Sonos today confirmed to The Verge that customers can now play music from Spotify on its speakers with Amazon's Alexa voice assistant. To enable Spotify, users must choose it as their preferred service inside the Alexa app. Once that's done, you can tell Alexa to play your full collection of Spotify playlists, artists, albums, and songs. The addition of Spotify addresses one of my main gripes with the Sonos One, the company's first speaker with integrated mics for Alexa.
Logitech has been taking heat in recent days for announcing plans to permanently disable its Harmony Link device this coming March. But today the company is trying to make amends with affected customers by offering all owners of the 2011 product a free Harmony Hub. The Hub is basically the newer version of the Link that’s been updated to control the smart home in addition to the many entertainment console gadgets that the Link supported. “I made a mistake.
I’ve got no problem with the iPhone X’s new home indicator and its swiping gestures. In fact, I quite like them. Swiping up to go home feels like second nature after just a few days using the phone. Same for getting to the app switcher by pausing after that upward swipe. But I’m not a big fan of how far away Control Center feels now. That upper right corner is a stretch for my thumb — even with my big hands.
Muck Rack makes it simple to find people, tweets, or articles that mention any name, keyword, company, hashtag etc. We've compiled this guide to help you make the most of your search.
Selecting a term
Start searching tweets, articles from media outlets, articles mentioned in tweets, journalists'
names, titles and bios with some suggested searches:
Companies or Topics (e.g. iPhone, Microsoft)
Phrases (e.g. "cloud computing") — use quotes to keep the terms together
Twitter handles (e.g. @username) — returns those who have mentioned or replied to
Names (e.g. "David Pogue")
Hashtags (e.g. #sxsw, #london2012)
Bio details (e.g. vegan, Olympics, father)
Muck Rack's Advanced Search allows for many boolean operators.
Find results that mention multiple specified terms, use AND or
+. For example, ensure each result contains both Elon Musk and Mark Zuckerberg by
searching Musk AND Zuckerberg or Musk + Zuckerberg.
Use the operators OR or , to broaden your search when you'd like either of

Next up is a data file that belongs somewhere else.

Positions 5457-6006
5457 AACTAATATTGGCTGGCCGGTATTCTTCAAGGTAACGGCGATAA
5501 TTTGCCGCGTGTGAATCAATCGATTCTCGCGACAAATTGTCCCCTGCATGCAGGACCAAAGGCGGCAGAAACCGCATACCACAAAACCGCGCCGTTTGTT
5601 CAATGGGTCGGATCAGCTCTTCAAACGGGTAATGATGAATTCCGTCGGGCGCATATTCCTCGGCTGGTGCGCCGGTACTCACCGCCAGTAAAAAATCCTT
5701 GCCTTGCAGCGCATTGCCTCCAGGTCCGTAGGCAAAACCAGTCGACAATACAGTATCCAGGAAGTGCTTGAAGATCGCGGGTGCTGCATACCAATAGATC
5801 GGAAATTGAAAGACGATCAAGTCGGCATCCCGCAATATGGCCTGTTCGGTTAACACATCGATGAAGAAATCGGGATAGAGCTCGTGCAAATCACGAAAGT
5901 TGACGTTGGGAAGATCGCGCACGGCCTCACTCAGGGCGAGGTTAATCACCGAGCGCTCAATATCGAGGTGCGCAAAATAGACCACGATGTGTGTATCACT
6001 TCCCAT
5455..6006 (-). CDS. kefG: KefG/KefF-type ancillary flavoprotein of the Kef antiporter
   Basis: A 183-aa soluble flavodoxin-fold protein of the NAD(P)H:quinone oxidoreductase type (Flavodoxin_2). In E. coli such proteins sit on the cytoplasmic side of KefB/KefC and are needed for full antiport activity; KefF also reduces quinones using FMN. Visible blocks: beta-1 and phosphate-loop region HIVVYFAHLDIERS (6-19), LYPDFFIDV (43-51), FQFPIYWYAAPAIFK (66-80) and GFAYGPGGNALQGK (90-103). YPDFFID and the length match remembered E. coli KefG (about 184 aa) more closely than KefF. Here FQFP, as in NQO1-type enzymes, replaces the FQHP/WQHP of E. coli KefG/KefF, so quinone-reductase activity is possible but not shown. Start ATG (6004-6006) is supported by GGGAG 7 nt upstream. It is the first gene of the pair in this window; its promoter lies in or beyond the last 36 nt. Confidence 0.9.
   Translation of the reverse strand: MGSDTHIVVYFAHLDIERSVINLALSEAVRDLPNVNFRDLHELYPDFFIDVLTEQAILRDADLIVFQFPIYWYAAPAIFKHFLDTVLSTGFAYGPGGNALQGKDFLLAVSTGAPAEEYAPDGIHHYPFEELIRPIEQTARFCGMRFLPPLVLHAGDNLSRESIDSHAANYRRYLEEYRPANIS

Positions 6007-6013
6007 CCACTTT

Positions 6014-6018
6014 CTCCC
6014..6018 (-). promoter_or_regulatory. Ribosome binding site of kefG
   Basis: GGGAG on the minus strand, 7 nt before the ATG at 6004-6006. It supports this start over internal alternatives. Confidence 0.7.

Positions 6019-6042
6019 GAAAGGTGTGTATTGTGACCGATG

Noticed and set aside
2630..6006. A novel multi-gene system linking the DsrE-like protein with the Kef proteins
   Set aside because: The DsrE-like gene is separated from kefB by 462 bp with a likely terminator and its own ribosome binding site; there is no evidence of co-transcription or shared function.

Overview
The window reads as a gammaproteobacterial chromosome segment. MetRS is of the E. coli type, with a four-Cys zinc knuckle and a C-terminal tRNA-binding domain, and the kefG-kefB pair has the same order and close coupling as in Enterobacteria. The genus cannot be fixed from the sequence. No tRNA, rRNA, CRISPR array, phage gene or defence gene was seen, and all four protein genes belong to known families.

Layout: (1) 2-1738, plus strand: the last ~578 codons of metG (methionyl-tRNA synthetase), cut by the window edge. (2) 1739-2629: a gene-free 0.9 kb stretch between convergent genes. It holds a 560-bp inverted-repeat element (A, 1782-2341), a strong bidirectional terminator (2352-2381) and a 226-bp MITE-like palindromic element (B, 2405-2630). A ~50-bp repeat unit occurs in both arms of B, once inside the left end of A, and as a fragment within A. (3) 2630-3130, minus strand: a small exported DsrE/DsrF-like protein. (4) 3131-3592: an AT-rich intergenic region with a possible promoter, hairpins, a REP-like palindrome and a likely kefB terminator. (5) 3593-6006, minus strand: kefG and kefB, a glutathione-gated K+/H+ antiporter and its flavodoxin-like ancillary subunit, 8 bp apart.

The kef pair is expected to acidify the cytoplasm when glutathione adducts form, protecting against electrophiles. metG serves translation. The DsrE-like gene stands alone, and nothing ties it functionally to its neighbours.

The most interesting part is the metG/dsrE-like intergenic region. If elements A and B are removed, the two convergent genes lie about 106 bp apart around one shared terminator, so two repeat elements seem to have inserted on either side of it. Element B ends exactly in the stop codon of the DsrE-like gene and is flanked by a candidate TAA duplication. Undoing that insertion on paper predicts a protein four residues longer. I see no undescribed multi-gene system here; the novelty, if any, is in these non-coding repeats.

multiple terms to appear in results. (This is the default behavior of our search when no operators
are used). For example, results will contain either cake or cookie by searching cake OR cookie or cake,cookie
Use NOT or - to subtract results from your search. For
example, searching Disney will yield results about the Walt Disney Company as well as Walt Disney
World Resort. To exclude mentions of Disney World, search for Disney -World or Disney
When using one of these operators with a phrase, enclose it in quotation marks. For example, you can
find results about smartphones excluding Apple's iPhone 4S by searching smartphone -"iPhone
Exact case matching or punctuation
If you're searching for a brand name or keyword that relies on specific punctuation marks or capitalization, you can
find results that match your exact query by adding matchcase: before the keyword you're searching for, like matchcase:E*TRADE .
Use parentheses to separate multiple
boolean phrases. For example, to find journalists talking about having fun in Disney World or
Disneyland, search for ("disney world" OR disneyland) AND fun.
An asterisk can be used to search for any variation of a root word truncated by the asterisk. For example, searching for admin* will return results for administrator, administration, administer, administered, etc.
A near operator is an AND operator where you can control the distance between the words. You can vary the distance the near operation uses by adding a forward slash and number (between 0-99) such as strawberries NEAR/10 "whipped cream", which means the strawberries must exist within 10 words of "whipped cream".